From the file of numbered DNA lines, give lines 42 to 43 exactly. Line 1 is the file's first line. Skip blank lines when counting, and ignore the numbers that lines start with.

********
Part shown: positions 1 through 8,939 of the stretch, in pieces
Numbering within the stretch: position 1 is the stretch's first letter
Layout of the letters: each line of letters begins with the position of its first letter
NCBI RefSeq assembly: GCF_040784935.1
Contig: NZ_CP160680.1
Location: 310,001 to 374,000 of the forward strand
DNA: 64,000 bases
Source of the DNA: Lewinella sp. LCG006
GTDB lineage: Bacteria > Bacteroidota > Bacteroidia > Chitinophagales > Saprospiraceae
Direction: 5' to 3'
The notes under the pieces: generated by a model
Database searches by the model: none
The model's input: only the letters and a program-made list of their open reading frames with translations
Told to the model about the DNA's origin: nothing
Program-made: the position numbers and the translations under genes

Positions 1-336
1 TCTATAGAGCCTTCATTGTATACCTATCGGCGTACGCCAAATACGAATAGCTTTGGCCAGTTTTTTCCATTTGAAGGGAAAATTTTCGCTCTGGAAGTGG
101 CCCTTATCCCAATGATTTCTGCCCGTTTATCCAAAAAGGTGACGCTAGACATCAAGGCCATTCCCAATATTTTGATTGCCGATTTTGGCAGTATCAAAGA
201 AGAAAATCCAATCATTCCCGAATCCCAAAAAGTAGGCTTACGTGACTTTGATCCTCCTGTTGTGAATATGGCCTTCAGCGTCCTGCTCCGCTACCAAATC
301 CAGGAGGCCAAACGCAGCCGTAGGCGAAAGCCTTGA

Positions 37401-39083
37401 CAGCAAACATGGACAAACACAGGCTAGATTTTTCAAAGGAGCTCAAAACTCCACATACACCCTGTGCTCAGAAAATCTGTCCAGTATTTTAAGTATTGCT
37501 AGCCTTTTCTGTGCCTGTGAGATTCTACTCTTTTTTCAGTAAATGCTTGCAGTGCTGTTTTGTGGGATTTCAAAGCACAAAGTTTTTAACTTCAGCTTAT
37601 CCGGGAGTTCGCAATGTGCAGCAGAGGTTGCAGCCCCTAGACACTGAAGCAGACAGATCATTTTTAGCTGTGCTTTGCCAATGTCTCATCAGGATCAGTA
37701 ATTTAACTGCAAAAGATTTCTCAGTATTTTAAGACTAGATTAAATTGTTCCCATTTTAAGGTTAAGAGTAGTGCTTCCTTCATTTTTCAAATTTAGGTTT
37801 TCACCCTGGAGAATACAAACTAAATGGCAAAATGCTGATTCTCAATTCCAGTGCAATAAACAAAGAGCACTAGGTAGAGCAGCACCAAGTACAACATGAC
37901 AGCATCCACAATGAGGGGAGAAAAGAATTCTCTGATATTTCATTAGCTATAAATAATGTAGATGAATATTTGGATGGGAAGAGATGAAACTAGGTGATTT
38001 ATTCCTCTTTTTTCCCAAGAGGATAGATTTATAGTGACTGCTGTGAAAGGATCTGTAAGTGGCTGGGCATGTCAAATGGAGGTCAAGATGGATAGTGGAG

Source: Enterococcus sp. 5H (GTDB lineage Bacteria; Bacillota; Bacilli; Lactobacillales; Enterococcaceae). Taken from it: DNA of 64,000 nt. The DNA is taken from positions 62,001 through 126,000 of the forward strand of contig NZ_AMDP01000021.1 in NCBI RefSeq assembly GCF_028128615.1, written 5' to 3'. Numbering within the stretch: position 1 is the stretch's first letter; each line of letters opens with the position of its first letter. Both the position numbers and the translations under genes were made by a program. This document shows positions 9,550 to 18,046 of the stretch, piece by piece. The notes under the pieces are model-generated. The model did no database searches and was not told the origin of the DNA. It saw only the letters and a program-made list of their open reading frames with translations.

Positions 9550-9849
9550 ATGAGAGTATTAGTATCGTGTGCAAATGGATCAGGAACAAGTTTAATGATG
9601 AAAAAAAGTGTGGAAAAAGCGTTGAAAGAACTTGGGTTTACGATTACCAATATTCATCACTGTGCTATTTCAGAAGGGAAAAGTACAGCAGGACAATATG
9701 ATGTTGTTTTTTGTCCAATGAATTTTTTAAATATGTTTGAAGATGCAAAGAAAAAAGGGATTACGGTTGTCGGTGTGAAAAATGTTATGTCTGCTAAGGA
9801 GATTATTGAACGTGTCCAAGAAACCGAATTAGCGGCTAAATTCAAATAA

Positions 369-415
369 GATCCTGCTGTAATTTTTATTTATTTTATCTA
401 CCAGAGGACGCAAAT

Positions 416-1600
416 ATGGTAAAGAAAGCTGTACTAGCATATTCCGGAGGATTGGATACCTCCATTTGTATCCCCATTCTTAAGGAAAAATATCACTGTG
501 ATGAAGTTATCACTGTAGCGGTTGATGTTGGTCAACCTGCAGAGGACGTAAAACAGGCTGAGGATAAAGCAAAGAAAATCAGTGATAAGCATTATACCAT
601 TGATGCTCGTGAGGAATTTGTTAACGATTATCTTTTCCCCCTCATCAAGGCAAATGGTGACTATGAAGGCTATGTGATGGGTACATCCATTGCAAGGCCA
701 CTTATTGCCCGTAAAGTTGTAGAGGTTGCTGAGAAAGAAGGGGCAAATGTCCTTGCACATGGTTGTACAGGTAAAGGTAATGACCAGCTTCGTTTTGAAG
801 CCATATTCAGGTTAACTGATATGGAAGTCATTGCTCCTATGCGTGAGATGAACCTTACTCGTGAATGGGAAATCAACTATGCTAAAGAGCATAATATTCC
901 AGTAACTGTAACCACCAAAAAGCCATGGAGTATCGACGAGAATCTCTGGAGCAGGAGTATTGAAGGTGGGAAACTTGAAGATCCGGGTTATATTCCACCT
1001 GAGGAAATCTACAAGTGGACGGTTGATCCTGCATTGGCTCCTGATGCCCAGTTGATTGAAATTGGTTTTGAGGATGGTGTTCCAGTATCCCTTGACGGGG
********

701 CTTATTGCCCGTAAAGTTGTAGAGGTTGCTGAGAAAGAAGGGGCAAATGTCCTTGCACATGGTTGTACAGGTAAAGGTAATGACCAGCTTCGTTTTGAAG
801 CCATATTCAGGTTAACTGATATGGAAGTCATTGCTCCTATGCGTGAGATGAACCTTACTCGTGAATGGGAAATCAACTATGCTAAAGAGCATAATATTCC